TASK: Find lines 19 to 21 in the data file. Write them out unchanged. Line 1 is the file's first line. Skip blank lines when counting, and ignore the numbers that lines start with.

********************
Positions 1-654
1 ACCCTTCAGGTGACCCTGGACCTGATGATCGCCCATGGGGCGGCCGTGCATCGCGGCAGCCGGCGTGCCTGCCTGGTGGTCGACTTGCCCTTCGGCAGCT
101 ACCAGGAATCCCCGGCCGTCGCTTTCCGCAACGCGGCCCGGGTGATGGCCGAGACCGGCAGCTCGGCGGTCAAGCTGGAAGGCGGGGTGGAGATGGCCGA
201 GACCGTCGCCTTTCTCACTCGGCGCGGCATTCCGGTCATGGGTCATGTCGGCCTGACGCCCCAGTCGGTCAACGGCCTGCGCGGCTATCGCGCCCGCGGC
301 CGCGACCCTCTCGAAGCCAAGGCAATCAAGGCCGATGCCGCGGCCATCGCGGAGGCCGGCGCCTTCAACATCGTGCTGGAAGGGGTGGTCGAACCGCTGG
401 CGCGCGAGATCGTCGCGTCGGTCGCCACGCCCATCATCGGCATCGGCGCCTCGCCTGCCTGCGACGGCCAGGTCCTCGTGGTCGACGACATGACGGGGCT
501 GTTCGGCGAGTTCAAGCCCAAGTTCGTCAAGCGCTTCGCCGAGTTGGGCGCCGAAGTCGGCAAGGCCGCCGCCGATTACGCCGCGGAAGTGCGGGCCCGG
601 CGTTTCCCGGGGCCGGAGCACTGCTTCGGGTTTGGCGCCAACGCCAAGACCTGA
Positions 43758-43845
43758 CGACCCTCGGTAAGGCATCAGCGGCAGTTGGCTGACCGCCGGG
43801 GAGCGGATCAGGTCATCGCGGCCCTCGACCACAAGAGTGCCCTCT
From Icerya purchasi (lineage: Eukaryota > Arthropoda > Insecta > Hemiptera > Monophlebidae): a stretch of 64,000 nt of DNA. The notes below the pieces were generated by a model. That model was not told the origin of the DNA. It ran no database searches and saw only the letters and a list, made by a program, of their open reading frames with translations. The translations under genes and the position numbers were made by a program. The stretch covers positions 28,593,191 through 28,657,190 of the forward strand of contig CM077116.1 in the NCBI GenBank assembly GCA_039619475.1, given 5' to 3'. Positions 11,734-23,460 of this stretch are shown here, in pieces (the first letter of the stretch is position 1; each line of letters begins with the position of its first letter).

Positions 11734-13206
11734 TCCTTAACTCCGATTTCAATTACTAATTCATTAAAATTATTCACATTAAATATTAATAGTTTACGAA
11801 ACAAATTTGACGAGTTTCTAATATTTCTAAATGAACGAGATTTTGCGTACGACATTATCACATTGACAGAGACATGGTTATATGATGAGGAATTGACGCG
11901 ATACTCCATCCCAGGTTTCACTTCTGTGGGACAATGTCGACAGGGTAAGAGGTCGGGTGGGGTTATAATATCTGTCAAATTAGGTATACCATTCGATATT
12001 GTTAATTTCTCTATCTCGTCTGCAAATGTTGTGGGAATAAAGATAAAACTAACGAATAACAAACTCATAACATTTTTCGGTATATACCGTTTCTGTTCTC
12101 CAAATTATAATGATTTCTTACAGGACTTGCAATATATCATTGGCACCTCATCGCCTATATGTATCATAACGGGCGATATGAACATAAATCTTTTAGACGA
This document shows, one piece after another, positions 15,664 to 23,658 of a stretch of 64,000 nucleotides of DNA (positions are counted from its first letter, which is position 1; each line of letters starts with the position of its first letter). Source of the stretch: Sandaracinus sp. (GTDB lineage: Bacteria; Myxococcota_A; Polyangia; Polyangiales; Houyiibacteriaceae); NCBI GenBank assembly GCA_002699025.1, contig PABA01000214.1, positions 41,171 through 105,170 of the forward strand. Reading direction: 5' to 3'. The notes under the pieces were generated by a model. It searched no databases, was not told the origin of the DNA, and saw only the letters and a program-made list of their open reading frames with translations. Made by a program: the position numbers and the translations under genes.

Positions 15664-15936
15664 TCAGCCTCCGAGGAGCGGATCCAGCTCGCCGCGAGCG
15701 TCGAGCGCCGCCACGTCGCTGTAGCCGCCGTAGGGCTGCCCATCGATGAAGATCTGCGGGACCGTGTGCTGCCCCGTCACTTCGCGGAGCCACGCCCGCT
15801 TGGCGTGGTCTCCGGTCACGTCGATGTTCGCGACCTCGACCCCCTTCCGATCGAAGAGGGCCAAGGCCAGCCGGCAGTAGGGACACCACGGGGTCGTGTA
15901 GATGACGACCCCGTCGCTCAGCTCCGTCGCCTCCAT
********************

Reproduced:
This document shows, one piece after another, positions 15,664 to 23,658 of a stretch of 64,000 nucleotides of DNA (positions are counted from its first letter, which is position 1; each line of letters starts with the position of its first letter). Source of the stretch: Sandaracinus sp. (GTDB lineage: Bacteria; Myxococcota_A; Polyangia; Polyangiales; Houyiibacteriaceae); NCBI GenBank assembly GCA_002699025.1, contig PABA01000214.1, positions 41,171 through 105,170 of the forward strand. Reading direction: 5' to 3'. The notes under the pieces were generated by a model. It searched no databases, was not told the origin of the DNA, and saw only the letters and a program-made list of their open reading frames with translations. Made by a program: the position numbers and the translations under genes.

Positions 15664-15936
15664 TCAGCCTCCGAGGAGCGGATCCAGCTCGCCGCGAGCG